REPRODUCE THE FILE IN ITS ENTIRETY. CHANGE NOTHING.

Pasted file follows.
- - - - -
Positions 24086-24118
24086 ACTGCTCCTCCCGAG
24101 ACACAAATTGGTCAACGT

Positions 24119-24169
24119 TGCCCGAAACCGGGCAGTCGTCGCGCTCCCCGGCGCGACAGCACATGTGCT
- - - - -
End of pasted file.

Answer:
Positions 24086-24118
24086 ACTGCTCCTCCCGAG
24101 ACACAAATTGGTCAACGT

Positions 24119-24169
24119 TGCCCGAAACCGGGCAGTCGTCGCGCTCCCCGGCGCGACAGCACATGTGCT